DOP Mitchell Amundsen has clearly aimed to give this a typical Western hue, with a colour palette that emphasises the hot and humid, which falls towards the warm, showing an orange glow to the desert soil and bold greenery present in outdoor sequences. Colour fidelity is pretty sound, but the bolder primaries against similarly vivid colours show hints of bleed but other than that there are no major encoding problems in that regard, even the comic book sections hold up well. Skin tones waver a little, but just how much the swaying from pallid to sunburnt is intentional is unclear, as there is little in the way of subtlety attached to the cinematography. Megan Fox’s visage is the most unevenly treated as, although always made up to be pale, she can shift from normally wan to drained from scene to scene. What is more worrying is the occasional use of what has to be the most clumsily implemented filter you will likely see during some close ups of the actress. Now I know some bitchy gossip sites like to pick up on her less than perfect skin, but they hardly needed to take out all facial detail in those sequences, whether encode or directorial it is jarring to say the least.
Generally close ups fare the best as they exhibit good fine detail and faces (barring the aforementioned smearing of Vaseline on the lens for a few of Fox’s scenes) are full of lines, pores and follicles as they should be. There are a few moments when trickier shots get the better of the disc, one being Turnbull’s hat, whose fine lines in close proximity show shimmering. Move to wider shots and a bit of the delineation is lost as objects in the middle distance struggle to stay clear, particularly the abundance of foliage. In lower light things can become a touch muddy, with softness creeping in, but shadow detail is not entirely lost.
This is an unsophisticated image that bounces around a little due to both cinematography choices and the single layer disc, but generally shows good delineation and detail.
The narration in the early scenes sets up how this film is going to be. The dialogue is clear and has some good depth to it whilst the rears are generally underused. This theme continues for most of the film with a few exceptions. Things are front heavy, and whilst this is a comic book adaptation which arguably doesn’t demand much more than that, it would have been nice for a bit more zip and dimensionality. Pans are perfunctory and lack precision and there’s an air of lack of orchestration to maximise impact. That is until you hear the LFE.
Bass has been prioritised well and has a resounding kick to it. It is not only used to fill the holes where there should have been subtlety and directionality during action set pieces, but also lifts the music to centre stage. The raucous rock from Mastodon pounds away at your eardrums and helps the fronts fill the soundstage surprisingly well. There may be less finesse to the mix than even the comic book material necessitated, but for those looking solely for sheer grunt this proves a bombastic track.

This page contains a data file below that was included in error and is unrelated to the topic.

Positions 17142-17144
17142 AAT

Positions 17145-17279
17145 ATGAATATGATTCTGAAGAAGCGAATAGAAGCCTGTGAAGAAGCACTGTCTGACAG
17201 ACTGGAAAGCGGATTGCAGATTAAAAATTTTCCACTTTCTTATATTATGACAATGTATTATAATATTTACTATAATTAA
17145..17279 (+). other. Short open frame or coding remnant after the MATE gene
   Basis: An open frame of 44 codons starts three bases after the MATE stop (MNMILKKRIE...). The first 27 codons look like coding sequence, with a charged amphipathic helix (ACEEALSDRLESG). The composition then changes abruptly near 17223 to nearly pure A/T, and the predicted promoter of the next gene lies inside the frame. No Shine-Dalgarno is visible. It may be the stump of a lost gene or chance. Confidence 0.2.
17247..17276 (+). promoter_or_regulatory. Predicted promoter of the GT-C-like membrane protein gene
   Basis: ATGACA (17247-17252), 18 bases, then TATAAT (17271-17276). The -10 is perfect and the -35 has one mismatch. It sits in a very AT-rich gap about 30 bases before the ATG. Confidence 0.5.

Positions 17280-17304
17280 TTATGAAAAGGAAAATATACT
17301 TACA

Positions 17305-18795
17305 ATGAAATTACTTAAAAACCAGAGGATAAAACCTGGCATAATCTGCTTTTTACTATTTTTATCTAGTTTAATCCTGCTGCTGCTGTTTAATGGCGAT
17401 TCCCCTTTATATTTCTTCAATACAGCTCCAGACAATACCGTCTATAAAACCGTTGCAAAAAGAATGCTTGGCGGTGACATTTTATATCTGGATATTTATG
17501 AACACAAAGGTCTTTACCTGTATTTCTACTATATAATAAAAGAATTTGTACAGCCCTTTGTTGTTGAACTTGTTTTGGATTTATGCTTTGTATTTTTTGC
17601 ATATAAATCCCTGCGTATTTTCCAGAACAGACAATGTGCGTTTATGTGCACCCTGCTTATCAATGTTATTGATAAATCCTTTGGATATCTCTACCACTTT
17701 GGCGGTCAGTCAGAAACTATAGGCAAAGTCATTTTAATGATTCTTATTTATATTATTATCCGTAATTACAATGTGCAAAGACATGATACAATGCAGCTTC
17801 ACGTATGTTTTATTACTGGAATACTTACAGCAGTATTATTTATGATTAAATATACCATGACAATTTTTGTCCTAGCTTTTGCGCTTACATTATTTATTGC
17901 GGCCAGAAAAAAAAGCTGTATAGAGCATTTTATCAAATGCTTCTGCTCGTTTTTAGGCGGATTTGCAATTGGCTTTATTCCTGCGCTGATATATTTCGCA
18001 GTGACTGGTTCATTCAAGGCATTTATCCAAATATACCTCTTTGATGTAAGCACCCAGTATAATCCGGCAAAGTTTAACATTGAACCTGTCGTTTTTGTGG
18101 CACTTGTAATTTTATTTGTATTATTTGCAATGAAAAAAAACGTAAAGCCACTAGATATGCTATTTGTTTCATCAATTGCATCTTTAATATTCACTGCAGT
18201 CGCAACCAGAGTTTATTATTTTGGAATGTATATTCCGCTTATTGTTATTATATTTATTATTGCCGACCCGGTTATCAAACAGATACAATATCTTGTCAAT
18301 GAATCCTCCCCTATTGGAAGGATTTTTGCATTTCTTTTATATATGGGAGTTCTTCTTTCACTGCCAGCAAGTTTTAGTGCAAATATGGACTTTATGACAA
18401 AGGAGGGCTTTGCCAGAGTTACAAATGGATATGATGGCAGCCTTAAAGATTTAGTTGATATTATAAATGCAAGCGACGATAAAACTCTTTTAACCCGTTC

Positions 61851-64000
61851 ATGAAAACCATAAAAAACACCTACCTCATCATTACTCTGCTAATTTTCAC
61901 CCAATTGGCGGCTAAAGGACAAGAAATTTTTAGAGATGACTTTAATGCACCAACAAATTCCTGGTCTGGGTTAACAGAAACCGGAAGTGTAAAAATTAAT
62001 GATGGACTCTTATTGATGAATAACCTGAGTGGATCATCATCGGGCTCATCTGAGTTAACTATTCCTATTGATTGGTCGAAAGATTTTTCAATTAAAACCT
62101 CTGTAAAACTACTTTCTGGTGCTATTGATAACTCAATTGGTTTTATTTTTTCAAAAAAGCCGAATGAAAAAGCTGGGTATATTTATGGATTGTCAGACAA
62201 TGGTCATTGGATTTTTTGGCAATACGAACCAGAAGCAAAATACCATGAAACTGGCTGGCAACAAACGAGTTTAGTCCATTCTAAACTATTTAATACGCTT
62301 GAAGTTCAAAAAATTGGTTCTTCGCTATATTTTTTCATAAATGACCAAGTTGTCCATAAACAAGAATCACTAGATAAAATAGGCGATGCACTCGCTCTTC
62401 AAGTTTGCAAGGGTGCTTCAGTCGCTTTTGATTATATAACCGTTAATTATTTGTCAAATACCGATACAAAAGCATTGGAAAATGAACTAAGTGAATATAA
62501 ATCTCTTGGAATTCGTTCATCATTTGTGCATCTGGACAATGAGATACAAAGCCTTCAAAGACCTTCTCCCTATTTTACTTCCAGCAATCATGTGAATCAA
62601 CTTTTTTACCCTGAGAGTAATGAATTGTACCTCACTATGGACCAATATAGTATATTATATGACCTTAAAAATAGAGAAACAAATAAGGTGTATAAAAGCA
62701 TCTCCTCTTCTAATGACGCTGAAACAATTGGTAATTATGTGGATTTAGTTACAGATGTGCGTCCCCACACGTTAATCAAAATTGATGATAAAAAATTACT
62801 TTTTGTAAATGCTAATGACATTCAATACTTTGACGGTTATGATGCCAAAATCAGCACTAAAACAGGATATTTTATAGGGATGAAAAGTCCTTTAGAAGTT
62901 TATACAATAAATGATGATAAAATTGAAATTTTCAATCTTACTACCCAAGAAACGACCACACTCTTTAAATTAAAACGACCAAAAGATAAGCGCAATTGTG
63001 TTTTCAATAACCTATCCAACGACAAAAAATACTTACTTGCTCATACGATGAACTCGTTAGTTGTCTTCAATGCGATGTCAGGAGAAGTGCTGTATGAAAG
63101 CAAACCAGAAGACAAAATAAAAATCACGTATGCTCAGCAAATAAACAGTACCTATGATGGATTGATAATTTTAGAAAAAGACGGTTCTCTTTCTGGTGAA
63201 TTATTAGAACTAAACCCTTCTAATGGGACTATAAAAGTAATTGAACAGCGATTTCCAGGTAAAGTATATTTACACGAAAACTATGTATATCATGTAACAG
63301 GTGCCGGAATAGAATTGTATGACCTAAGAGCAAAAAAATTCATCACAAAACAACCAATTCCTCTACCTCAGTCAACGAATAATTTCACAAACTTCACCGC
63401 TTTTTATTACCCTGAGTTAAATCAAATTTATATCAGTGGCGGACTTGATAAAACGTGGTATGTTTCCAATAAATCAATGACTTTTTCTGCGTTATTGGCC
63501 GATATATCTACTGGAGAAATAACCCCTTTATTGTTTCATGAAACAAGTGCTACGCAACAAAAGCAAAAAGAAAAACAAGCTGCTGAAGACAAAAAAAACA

Various comics bods associated with the franchise discuss the history and impact the series has had on the scene as a whole as well as what makes the character so unique. Sadly, for fans especially, the more you watch the more likely it is for it to dawn on you what a missed opportunity the film actually was. It’s always nice to see some of the original iconic imagery enlarged and in 1080p though.
Deleted Scenes – 1080p – 5:11
I’m a little shocked to find that a film that runs at a paltry 82 minutes including credits has a mere 5 minutes of deleted scenes. There are only two, both of which are scene setters and have no bearing on the film as a whole.
The Weird, Western Tales of Jonah Hex
A picture-in-picture track feature that collates interviews with cast, crew and comics industry figures as well as production clips. Some material about the character is rehashed from the “Inside Story” featurette, but most info is new. Of particular interest is how Brolin and Malkovich became attached, both being initially less than overly enthusiastic.
A copy of the film for the now Blu crowd.
An iTunes or Windows Media Player compatible version of the film.
Jonah Hex is almost a textbook example of a mismatch of source material and film direction. By rights this should have been an R rated kill fest that emulated the Spaghetti Westerns that inspired it. Going a bit steam-punk or campy isn’t necessarily a bad thing, but it ends up closer to Wild Wild West than Sukiyaki Western Django. It contains every cliché imaginable and is weighed down with concrete boots of mediocrity.
The region free disc is decent if not stellar. The picture has a few flaws but is strong enough to ride through those blips and the sound aims solely to wait until the LFE kicks in and then runs roughshod over your senses. Extras at least are in 1080p, but the deleted scenes add little and really it is only the history lesson about the comic book that serves as insightful or interesting.
Whilst not as bad as Catwoman in the hall of fame of bad comics adaptations, Jonah Hex is infinitely bettered by the 12 minute short available on the Batman: Under the Red Hood Blu-ray, which speaks volumes. If you’re unattached to the source material and don’t mind switching your brain off entirely this may entertain, but it doesn’t change the fact that it is a lamentably frustrating missed opportunity.
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